Bolivians are showing that sexism no longer has a place in the country’s political life. This week, various demonstrations successfully pressed for the resignation of a Legislative Assembly candidate accused of assaulting his partner. Groups of women shouting “Sexist off the list!” took to the streets of La Paz to demand that presidential and congressional candidates who will run on October 12 offer concrete plans to protect the rights of Bolivian women.
According to the United Nations, Bolivia (population 10.5 million) is the Latin American country with the highest number of cases of physical assault on women and the nation with the second highest number of sexual assault cases in the region. In Cochabamba alone, 21 women died at the hands of their partners or ex-partners during the first six months of 2014. During that same period, a total of 60 women died due to gender violence throughout the country.
The UN says that Bolivia is the Latin American country with the highest number of cases of assaults on women
In light of the severity of the problem, Public Defender Rolando Villena and the Permanent Assembly of Human rights – an umbrella organization for various activist groups – have asked the Evo Morales government to declare a state of red alert in order to deploy more police security forces and create campaigns that raise awareness of the violence. “We demand that the Ministry of Justice, governors and mayors’ offices immediately declare a state of red alert on violence against women as an emergency measure to confront the causes of this pandemic that is affecting more than half the Bolivian population,” Villena said.
Meanwhile, demonstrators across the country are calling for new policies to prevent violence against women and to promote gender equality. They are also denouncing sexist comments by the country’s politicians. Two weeks ago, Senate candidate for Cochabamba, Ciro Zabala, a member of the president’s Movimiento Al Socialismo (MAS) party, received a wave of criticism after saying that women’s provocative attire and alcohol consumption encouraged these kinds of crimes against them.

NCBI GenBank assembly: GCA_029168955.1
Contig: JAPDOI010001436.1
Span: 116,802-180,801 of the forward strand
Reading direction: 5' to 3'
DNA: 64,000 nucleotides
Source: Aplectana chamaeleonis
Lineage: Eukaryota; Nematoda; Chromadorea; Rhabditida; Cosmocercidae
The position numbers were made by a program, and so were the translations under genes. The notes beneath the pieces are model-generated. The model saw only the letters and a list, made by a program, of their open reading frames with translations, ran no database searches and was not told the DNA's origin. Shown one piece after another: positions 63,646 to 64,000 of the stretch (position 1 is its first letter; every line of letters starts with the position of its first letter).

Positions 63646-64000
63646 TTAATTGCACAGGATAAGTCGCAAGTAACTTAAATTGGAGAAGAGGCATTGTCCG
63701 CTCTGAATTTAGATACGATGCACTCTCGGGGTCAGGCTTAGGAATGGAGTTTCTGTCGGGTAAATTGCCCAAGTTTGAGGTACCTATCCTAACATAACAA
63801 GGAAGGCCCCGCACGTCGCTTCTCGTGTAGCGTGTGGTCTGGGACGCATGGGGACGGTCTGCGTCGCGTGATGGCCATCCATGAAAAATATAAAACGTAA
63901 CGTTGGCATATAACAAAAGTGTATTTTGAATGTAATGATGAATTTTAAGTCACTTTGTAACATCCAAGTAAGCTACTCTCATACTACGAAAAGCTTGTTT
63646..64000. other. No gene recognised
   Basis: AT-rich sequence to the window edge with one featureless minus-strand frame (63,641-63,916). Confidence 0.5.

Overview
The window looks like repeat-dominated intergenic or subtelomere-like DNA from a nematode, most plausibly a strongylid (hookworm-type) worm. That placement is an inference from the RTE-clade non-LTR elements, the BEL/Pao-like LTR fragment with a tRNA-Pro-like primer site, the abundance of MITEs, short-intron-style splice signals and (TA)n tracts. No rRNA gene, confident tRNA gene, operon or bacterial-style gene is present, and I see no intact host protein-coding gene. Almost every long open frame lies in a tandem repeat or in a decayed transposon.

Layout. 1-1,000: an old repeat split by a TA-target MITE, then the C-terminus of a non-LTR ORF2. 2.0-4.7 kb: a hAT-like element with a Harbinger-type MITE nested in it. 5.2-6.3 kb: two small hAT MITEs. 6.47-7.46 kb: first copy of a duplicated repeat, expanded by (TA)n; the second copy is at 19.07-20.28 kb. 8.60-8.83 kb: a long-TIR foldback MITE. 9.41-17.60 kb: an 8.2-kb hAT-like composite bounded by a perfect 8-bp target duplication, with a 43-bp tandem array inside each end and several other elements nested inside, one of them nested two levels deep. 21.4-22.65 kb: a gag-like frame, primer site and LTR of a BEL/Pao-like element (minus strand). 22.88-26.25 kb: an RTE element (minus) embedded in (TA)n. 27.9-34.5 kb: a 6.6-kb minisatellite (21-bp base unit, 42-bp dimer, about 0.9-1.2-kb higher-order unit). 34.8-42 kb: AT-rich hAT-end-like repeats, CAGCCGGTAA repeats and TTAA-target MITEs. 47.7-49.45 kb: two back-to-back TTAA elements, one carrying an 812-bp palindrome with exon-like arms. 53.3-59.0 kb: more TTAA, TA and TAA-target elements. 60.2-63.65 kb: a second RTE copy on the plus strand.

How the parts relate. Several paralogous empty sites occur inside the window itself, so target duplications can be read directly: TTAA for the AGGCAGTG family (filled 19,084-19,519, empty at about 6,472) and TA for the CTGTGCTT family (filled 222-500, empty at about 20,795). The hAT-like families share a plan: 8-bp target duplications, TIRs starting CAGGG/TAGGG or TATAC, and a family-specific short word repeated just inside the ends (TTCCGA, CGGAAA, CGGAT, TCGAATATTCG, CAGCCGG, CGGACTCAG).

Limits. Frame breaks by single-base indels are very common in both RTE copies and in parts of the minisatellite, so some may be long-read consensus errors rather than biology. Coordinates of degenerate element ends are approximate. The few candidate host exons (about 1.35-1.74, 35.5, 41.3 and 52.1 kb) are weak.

Adolfo Mendoza, a MAS senator for Cochabamba, resigned in late July due to pressure from activists and demonstrators after his wife’s police reports against him surfaced. Ironically, Mendoza was one of the lawmakers who pressed for a 2013 law to punish perpetrators of gender-based violence.
Demonstrators across the country are calling for new policies to prevent violence against women
On Tuesday, Jaime Navarro, a deputy candidate for Democratic Union (UD) in La Paz, had his turn. The publication of an audio recording in which his wife tells UD presidential candidate Samuel Doria Medina that her husband had beaten her on two separate occasions sparked widespread indignation. After pleading innocent, Navarro offered his resignation, saying that he had to do so to protect his family and Doria from what he considered “a dirty war” waged by his rivals to thwart his electoral victory.
Rebeca Delgado, former president of the Chamber of Deputies, says presidential hopefuls like Doria Medina and Evo Morales should resign. “They are high ranking authorities who promote the mockery of these women and who display a sexist attitude that contributes to the violence against them,” she says.
President Morales has in fact shared a great number of sexist jokes in public.
Translation: Dyane Jean François